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China seeks to proactively interfere with Middle East conflicts

China seeks to proactively interfere with Middle East conflicts

Posted July. 24, 2017 07:33,   

Updated July. 24, 2017 07:42

한국어

A passive country in intervening in Middle East issues by citing the principle of non-interference in foreign countries’ internal politics, China is now raising voice over various conflicts and moving to proactively arbitrate conflicts. Analysts say that the move is aimed at seamless implementation of Chinese President Xi Jinping’s external economic strategy "Belt and Road" and reflects Beijing’s commitment not to lose ground in its strategic competition with the U.S.

 

Chinese foreign minister Wang Yi invited and met with United Arab Emirates foreign minister Sultan Al Jaber in Beijing on Wednesday last week, and Qatar foreign minister Sheikh Mohammed bin Abdulrahman Al Thani on Friday when he said, “The Qatari situation should be resolved by the Gulf Cooperation Council without assistance from foreign forces.” “China has deep relations with both countries,” Li Guo-fu, director of the Center for Middle East Studies under the China Institute of International Studies, said, while calling both sides and effectively urging them to smoothly resolve the crisis.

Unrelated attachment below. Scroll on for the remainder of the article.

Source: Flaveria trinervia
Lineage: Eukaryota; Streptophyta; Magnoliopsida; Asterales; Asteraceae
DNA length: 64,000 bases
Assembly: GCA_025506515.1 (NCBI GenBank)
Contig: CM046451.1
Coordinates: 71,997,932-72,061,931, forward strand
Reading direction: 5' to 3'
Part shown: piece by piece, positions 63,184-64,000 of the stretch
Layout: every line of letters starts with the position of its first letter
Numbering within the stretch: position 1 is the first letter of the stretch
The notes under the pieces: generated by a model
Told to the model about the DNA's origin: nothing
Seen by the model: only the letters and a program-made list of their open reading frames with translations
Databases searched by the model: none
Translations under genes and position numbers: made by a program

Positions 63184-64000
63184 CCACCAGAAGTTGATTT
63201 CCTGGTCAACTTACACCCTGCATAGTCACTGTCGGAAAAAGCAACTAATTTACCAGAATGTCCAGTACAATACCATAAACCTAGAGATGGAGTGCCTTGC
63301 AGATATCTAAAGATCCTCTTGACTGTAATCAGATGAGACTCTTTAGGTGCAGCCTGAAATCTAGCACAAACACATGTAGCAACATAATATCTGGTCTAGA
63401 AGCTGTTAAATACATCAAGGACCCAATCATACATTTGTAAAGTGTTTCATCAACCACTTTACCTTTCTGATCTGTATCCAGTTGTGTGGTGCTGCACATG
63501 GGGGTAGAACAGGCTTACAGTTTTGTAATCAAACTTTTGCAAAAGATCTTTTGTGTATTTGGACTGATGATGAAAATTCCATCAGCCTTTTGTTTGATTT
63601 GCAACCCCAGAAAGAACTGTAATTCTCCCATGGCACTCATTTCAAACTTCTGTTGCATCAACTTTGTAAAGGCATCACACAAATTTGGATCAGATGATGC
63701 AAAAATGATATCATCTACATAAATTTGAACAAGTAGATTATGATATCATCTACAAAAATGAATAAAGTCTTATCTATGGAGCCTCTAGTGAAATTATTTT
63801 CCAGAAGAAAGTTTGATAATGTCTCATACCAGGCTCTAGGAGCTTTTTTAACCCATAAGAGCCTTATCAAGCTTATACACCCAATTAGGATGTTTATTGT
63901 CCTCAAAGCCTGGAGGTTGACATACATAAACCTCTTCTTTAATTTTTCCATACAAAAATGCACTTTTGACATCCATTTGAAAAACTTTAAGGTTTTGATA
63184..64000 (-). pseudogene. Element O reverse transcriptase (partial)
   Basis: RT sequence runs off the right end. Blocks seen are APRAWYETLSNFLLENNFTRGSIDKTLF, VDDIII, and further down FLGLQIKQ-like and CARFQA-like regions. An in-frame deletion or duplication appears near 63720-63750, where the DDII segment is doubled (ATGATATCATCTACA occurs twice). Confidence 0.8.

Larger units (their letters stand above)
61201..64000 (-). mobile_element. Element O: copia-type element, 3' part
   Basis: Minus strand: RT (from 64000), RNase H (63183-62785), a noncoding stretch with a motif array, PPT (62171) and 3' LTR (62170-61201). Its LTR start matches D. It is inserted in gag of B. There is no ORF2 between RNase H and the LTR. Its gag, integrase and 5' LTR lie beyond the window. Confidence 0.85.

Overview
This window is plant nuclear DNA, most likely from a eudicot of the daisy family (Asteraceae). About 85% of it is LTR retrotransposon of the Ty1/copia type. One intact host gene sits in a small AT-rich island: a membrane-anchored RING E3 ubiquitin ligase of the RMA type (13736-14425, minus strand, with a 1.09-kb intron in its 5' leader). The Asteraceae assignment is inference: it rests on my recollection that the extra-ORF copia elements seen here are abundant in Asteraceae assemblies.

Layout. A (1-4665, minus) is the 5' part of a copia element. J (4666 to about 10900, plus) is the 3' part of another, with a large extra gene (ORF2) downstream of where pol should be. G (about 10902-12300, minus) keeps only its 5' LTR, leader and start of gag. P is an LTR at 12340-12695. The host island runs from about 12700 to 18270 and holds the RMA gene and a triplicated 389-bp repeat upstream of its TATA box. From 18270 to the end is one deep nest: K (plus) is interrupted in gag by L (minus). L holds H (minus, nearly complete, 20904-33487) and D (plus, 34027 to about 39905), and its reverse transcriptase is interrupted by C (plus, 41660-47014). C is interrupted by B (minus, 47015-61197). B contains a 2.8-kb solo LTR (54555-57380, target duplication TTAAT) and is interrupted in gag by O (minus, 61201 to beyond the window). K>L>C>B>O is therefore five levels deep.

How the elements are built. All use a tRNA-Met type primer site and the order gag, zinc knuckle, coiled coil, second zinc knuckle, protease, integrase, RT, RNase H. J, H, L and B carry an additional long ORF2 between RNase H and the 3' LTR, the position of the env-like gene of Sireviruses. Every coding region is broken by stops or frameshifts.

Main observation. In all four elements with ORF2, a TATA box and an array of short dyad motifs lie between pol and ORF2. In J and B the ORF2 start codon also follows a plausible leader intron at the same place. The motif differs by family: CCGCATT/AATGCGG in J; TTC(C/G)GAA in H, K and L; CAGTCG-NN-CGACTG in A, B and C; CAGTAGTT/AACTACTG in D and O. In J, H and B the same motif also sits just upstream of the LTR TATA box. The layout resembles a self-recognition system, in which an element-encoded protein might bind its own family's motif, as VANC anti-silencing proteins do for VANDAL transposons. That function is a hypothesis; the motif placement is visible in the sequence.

Earlier, in his closed meeting with visiting Palestinian President Mahmoud Abbas on Tuesday last week, Chinese President Xi proposed three-way talks aimed at resolving the Israel-Palestine conflict, which also involves China, Hong Kong’s South China Morning Post reported on Thursday. The Chinese leader revealed his recognition that peaceful co-existence between the two countries is required to ensure the success of Beijing’s Belt and Road strategy.   

 

China is also raising voice by playing the role of an arbitrator in the Afghanistan civil war and the Sudan civil war. When Chinese foreign ministry spokesman Geng Shuang on July 12 said that China has intent to play a constructive role in arbitrating the Kashmir conflict between India and Pakistan, the Indian foreign ministry said the next day, “The issue should be resolved within the framework of bilateral relations, and we don’t want arbitration by a third party country.”



Ja-Ryong Koo bonhong@donga.com